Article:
So you’ve expanded your business to the United Kingdom and hired your first employee. Congratulations!
With that complete, it’s time to focus on creating a positive onboarding experience to set your new employee up for success. Statistics show that a great onboarding experience increases UK employee retention by a significant 82%. Employee retention doesn’t just have implications for morale; it also saves you money. Oxford Economics research shows the average cost of turnover per team member is over £30,000.
A top-quality onboarding experience is a months-long process, but getting it right is well worth it. Our employee onboarding checklist covers what you need to know—including a useful 90-day onboarding plan, paperwork and compliance, devices and access to apps, and training—to ensure your new hire is successful during their tenure at your company.
Before their first day
- Collect the necessary documents from your new hire. For a smooth onboarding process, ask for new hire paperwork that will verify the employee’s right to work and get them set up in payroll. The following documents are needed to ensure the employee has the legal right to work in the UK:
- National identity card
- National Insurance Number
- Work Visa, which should include their Tier 2, or General Visa
- A certificate of registration showing they are a naturalized British citizen or one that certifies they are legally a permanent resident
If you’re not sure exactly which documents you need, you can verify them on gov.uk.
To get the employee set up in payroll, ask for their P45–this form shows the amount of tax they’ve paid from their salary so far that year.
- Loop in HR. Once you’ve made your hiring decision and the recruitment process is over, send the new hire’s application to your Human Resources department. In addition to ensuring the new employee has the legal right to work in the UK, they’ll also determine if the individual needs to go through a DBS check (Disclosure and Barring Service check, formerly known as a CRB check). DBS checks are necessary for employees who will be working with vulnerable individuals or in positions where they’ll be responsible for security.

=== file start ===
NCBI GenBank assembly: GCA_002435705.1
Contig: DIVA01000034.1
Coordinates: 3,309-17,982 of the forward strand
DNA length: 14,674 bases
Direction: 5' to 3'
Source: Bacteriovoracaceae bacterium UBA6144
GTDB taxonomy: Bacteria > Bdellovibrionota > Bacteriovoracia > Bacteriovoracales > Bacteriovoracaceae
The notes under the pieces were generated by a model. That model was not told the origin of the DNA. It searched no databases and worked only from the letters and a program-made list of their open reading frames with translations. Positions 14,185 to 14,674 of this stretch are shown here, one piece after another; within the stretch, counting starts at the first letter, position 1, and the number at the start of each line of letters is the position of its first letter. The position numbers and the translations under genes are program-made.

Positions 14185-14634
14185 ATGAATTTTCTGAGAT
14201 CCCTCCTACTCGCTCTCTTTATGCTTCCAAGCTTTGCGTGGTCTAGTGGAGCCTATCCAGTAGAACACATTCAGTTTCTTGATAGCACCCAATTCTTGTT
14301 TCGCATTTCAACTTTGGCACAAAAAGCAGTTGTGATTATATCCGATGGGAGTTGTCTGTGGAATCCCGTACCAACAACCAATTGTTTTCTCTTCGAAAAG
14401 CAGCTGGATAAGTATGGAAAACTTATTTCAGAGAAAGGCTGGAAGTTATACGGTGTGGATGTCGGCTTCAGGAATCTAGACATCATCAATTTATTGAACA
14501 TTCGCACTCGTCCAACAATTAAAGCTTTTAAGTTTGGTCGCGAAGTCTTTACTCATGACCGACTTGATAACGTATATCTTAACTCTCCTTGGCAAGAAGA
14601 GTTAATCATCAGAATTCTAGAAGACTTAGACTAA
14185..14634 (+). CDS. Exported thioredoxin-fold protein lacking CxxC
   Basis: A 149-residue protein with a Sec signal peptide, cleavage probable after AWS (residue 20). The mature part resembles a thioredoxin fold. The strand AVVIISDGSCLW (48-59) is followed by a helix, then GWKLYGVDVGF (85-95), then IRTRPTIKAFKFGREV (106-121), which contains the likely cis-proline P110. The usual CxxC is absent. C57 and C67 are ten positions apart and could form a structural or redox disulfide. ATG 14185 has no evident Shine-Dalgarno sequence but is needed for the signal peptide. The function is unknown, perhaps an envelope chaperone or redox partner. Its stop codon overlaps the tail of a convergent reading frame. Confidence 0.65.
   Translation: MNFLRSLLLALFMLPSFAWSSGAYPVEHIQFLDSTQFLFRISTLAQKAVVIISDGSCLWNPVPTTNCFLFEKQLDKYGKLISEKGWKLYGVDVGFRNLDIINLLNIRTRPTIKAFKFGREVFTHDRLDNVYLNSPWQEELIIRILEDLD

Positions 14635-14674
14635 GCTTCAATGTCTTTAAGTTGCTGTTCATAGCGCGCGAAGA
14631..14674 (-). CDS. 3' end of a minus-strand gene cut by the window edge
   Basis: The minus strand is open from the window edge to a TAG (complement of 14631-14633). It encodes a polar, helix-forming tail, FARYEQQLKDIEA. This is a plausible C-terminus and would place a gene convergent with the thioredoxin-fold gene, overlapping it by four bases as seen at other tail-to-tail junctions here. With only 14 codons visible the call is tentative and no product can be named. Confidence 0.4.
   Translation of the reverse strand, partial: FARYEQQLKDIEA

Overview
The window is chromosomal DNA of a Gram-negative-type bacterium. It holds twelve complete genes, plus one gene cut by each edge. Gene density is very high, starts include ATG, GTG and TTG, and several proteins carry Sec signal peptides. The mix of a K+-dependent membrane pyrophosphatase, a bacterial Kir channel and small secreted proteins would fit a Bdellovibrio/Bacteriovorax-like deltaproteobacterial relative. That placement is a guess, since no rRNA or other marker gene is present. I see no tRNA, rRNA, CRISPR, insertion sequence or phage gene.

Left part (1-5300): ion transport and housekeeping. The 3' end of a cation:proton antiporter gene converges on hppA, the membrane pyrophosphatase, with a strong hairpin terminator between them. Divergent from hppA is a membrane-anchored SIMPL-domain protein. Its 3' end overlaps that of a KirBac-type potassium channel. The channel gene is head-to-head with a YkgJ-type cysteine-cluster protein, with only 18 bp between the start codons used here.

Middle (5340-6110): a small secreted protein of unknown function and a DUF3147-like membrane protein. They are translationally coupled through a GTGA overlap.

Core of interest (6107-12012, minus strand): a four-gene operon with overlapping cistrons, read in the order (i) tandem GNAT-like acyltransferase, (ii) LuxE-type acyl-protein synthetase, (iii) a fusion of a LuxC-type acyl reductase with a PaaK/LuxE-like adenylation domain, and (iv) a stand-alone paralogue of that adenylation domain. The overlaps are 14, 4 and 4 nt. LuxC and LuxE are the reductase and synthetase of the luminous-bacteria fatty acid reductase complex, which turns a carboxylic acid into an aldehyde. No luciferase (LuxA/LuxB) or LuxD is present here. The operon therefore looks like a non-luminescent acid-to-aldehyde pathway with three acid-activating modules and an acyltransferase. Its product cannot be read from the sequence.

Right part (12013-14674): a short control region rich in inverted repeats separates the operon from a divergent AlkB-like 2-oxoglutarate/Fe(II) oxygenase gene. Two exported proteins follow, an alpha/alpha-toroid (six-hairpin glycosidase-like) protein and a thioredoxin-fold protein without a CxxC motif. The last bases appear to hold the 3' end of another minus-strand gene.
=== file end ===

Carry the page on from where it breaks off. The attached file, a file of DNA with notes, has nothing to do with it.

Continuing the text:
- Get consent and run a background check. HR can also help you run an employee background check, which is required under the 2008 Employment Background Check Act and mandates employers check references and credit and perform a criminal background check before they begin the onboarding process. One final, but important note to keep in mind: You must obtain consent from the new hire before you run any pre-employment screening. Read our full guide to employment background checks in the UK to learn more.
- Send an offer letter. Also known as a written statement or employment contract, an offer letter must be sent to any new hire you’ll be employing for longer than one month. To be legally compliant, job offer letters must contain the employee’s start date, position title, job description, their hours of work, their compensation and benefits, details of the company’s confidentiality policy and a non-disclosure agreement (NDA), and company policies on termination. For a complete checklist of what should be included in an offer letter in the UK, check out our guide.
- Register the new employee with HM Revenue and Customs. To begin paying your employee, you must register them with HMRC (His Majesty’s Revenue and Customs) so you can enroll them in the UK’s PAYE (Pay-as-You-Earn) Scheme. To do this, you’ll need to fill out a Full Payment Submission (FPS) for HMRC. Include the following information:
- Their tax code and new starter declaration form (if they don’t have a P45)
- Information you’ve collected from their P45 or from their P46 (a new starter checklist they should fill in if they’re without a P45)
- Their pay, National Insurance, tax, and student loan deductions (if applicable) since they began working for you
This information must be in the hands of the HMRC either on or before their first payday. Additionally, you need to give your employee a payroll ID.